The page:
Last night I was graciously invited by NOS Energy Drink and The ID Agency to an advance screening of “Drive” (in theaters this Friday). The plot of “Drive” revolves Ryan Gosling’s character (who has no name) who stunt drives for B-movies during the day and offers his services as a get-away drivers for two-bit crooks at night. Both endeavors seem to go well for him until he gets involved Mafia mix up while trying to help the estranged husband of his love interest. I saw the previews for this film a while back and judging from the trailers I was expecting something of a “good guy in a bad situation” type plot with a backdrop of racing and city car chases. “Drive” is NOT that film! What “Drive” attempts to be is a display of “character study”. That means something to film students but to the rest of us it means scant dialogue and many, many long awkward pauses between characters. I get that sometimes silence is used to create tension, and there is plenty of that in this film but they also use silence in instances where there is no tension at all which is just weird! Maybe I am old school but I like my movie characters to F’ing talk to each other!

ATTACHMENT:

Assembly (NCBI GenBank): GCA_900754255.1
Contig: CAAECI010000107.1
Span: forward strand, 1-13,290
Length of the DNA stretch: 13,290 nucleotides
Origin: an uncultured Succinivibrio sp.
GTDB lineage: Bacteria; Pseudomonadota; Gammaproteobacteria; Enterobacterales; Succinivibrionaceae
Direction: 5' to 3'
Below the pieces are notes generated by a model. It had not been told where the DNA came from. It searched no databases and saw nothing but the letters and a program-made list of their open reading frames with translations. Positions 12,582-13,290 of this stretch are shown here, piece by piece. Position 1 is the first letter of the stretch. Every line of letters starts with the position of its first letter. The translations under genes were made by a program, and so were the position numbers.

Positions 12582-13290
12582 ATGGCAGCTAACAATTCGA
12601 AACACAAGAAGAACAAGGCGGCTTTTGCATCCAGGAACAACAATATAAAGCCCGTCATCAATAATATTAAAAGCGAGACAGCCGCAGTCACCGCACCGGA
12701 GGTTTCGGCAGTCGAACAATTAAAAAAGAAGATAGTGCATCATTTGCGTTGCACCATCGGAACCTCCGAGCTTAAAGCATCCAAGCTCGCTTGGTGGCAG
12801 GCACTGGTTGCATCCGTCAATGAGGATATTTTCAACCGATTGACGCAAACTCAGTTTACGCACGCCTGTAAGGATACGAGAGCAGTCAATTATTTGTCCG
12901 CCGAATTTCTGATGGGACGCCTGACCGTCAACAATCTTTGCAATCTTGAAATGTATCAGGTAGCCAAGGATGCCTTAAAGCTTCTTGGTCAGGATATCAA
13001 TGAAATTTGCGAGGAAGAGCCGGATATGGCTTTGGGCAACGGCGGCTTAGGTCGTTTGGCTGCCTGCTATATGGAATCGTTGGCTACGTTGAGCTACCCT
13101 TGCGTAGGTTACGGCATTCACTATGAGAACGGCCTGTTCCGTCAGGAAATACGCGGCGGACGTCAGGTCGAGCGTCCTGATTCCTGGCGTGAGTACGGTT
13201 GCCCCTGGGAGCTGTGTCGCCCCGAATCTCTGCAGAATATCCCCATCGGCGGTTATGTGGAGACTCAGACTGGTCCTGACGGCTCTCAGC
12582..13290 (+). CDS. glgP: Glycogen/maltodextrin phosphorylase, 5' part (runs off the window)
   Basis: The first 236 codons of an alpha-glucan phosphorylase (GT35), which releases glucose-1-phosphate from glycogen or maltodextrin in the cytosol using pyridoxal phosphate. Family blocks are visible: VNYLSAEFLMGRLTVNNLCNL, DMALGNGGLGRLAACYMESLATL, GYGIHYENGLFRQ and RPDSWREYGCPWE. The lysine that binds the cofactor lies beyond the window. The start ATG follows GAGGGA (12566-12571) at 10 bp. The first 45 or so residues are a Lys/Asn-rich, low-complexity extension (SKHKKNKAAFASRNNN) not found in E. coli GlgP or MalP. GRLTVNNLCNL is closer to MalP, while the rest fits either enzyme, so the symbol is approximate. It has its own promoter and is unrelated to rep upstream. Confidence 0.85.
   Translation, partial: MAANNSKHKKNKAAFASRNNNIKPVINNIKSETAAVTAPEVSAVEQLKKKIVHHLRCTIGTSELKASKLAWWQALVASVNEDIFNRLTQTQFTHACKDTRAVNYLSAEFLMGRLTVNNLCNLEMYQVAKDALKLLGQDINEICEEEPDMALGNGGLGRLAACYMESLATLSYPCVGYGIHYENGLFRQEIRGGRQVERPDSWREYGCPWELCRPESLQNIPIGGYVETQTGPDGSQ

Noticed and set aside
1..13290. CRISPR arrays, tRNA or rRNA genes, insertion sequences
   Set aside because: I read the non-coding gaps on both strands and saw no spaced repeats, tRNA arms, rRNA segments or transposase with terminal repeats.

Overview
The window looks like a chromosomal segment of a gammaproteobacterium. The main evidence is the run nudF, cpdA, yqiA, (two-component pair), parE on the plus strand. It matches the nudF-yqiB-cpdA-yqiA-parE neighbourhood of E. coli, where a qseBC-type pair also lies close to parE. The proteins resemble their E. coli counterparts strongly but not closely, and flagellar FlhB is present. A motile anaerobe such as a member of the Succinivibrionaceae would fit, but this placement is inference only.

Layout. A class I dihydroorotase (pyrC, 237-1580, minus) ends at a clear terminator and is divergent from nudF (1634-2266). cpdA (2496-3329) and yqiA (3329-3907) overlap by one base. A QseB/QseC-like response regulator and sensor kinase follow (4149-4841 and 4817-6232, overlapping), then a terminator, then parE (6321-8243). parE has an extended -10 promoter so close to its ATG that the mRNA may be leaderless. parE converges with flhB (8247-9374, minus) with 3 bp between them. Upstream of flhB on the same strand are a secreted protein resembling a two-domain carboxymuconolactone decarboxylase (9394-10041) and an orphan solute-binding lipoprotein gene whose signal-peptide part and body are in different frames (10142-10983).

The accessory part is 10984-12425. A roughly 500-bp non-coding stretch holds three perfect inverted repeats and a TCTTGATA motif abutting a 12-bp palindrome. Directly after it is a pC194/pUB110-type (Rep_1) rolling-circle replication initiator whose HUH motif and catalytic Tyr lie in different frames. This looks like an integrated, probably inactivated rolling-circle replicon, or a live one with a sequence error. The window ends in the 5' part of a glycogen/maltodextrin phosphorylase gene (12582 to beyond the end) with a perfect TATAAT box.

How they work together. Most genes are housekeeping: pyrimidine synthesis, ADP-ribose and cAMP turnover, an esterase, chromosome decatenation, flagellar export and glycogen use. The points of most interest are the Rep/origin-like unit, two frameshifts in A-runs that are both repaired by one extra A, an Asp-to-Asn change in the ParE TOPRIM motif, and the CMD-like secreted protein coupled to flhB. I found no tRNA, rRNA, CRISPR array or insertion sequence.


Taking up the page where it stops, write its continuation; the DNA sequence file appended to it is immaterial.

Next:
The director tries to paint Gosling’s character (who has no name in the tradition of Clint Eastwood) as a deep mysterious character who is outwardly simple. Most of his responses to other characters in the film are no longer than 4 words. A strong silent Clint Eastwood type in a movie about driving looks good on paper does it not? However it did not seem to work for me watching in practice. In the first half of the film most of “Driver’s” exchanges with the love interest character are painfully awkward and mostly silent. More frustrating than that was the fact that for a movie called “Drive” there are precious few driving scenes but I will say most of those scenes are impressive and are all done practically, meaning no CGI of cars flying or driving through explosions. So kudos to them on that but still my frustration with this film mounted.
I was getting ready to write this flick off completely but then the half way mark came and the Mafia element started to become more and more prominant. It was at that point that the movie transformed from a film student’s love letter to himself to an all out Tarintino-esque, hyper violent, hyper graphic fest of glorious violence. It turns out that this strong silent type “Driver” is actually a raging psychopath with a small moral streak. He kills several people without hesitation and even smacks around a woman!
I will admit once he starts fighting for his life the movie got compelling but it took so long to get to that point that it is hard for me to know what to make of this film overall. I guess my final opinion would be watch the movie but show up to the theater 30 to 45 minutes late, trust me you will not miss much if you do.